JEWISH ETHICS COMMITTEE URGES AGUDATH ISRAEL
TO STOP OPPOSING BILL TO AID CHILD SEX ABUSE VICTIMS

The Committee on Ethics in Jewish Leadership is urging Agudath Israel and Torah Umesorah to drop their opposition to New York State legislation that would make easier for victims to sue perpetrators of sex crimes against children.

The Committee was heartened by the news that New York State Attorney General Eric Schneiderman has urged the State Senate and Assembly to take action on the issue. According to Schneiderman, current statutes are “unreasonably restrictive” and make it unfairly difficult for victims to seek justice.
( http://www.nydailynews.com/opinion/schneiderman-steps-article-1.2592543 )

The Child Victims’ Act (A2872A/S63A), sponsored by Assemblywoman Margaret Markey (D-Queens) and Senator Brad Hoylman (D-Manhattan), would eliminate the statute of limitations for prosecuting perpetrators of sex crimes against children, and would a create a one-year window for victims to bring civil suits against perpetrators in cases where the statute already expired.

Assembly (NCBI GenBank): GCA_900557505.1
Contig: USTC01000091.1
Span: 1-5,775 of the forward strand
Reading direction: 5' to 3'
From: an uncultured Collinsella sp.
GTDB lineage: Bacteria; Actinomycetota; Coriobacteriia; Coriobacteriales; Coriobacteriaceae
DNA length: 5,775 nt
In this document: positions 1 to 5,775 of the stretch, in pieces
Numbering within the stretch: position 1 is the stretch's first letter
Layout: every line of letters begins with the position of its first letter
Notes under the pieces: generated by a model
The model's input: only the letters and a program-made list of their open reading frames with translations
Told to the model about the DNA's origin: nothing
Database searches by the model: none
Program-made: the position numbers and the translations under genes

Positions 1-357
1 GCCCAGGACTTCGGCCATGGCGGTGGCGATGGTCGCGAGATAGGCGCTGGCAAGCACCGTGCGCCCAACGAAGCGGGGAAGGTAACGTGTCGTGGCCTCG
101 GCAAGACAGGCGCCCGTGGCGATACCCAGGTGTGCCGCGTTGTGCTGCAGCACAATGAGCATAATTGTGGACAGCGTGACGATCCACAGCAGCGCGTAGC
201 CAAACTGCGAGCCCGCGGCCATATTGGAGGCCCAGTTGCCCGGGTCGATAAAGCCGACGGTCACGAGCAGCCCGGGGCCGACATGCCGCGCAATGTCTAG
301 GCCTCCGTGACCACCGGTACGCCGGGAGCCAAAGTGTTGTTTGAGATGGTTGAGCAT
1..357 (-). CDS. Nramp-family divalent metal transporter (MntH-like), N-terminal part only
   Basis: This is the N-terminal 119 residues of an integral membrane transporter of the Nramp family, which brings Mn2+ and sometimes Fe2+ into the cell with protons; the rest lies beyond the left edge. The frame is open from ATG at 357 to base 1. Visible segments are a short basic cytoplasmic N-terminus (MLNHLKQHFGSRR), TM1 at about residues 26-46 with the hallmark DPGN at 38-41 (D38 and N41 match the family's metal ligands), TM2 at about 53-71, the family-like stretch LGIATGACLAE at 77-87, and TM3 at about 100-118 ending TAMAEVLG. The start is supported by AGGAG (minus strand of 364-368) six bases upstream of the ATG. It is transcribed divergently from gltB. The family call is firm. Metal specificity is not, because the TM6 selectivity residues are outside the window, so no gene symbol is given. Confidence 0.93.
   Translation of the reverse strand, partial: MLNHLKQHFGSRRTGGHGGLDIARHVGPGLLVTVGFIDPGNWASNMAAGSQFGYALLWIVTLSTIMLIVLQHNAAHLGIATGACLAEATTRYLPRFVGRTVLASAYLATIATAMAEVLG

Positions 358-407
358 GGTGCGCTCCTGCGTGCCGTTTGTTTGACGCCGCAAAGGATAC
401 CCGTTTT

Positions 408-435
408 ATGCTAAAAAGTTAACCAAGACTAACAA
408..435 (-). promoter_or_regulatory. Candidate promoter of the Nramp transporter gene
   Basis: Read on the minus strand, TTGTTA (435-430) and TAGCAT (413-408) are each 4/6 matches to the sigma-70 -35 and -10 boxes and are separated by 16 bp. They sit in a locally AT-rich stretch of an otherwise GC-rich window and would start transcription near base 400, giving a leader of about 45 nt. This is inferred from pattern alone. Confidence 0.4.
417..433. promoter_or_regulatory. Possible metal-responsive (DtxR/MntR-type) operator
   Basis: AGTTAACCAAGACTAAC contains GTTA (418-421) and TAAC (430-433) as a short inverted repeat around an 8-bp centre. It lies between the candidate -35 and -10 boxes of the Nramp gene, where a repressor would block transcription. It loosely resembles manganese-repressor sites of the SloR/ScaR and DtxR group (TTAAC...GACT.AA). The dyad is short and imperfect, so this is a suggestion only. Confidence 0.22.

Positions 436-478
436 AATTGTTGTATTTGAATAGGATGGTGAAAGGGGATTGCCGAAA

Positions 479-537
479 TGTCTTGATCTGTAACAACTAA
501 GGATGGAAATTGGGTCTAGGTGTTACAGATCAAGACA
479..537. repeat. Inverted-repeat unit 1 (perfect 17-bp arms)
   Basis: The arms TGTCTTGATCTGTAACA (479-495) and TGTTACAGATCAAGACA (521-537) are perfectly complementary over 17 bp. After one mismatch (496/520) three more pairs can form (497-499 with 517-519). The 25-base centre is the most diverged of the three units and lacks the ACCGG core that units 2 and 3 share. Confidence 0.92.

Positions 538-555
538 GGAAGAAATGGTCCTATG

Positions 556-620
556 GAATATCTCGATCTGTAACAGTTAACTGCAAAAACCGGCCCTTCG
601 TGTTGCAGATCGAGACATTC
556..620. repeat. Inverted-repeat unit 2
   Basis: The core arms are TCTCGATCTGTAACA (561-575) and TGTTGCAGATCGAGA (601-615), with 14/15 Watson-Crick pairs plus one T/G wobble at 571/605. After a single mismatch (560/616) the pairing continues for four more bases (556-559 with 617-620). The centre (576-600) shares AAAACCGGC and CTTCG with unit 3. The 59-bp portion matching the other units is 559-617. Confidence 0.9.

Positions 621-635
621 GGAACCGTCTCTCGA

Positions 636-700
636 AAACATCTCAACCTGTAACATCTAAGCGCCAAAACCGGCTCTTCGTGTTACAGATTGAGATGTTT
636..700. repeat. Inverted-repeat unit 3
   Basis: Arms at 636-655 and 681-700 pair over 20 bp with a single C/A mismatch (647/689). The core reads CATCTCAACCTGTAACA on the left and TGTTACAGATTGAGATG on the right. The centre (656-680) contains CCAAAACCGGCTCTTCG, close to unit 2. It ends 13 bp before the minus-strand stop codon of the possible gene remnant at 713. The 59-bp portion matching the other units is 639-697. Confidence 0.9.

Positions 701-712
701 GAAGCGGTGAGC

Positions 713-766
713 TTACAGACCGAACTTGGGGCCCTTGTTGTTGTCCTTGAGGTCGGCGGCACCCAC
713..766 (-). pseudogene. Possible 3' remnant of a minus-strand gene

Agudath Israel and Torah Umesorah are the only Jewish organizations opposing the Markey-Hoylman legislation. The two groups have argued that the bill might result in lawsuits that could cause substantial financial damage to some Jewish day schools.

In a statement released this week, the Committee on Ethics in Jewish Leadership said: “Jewish organizations have a moral obligation to make the safety of Jewish children their highest priority–and to conduct themselves with the highest standards of ethical responsibility. Victims of abuse have a right to seek justice, and Jewish institutions that have engaged in misdeeds should not hide behind statutes insulating them from legal action. If there are any schools whose administrations tolerated abuse, then those schools should face the consequences of their actions. Jewish organizations should be rallying around the victims, not undermining legislation designed to punish those who commit crimes.”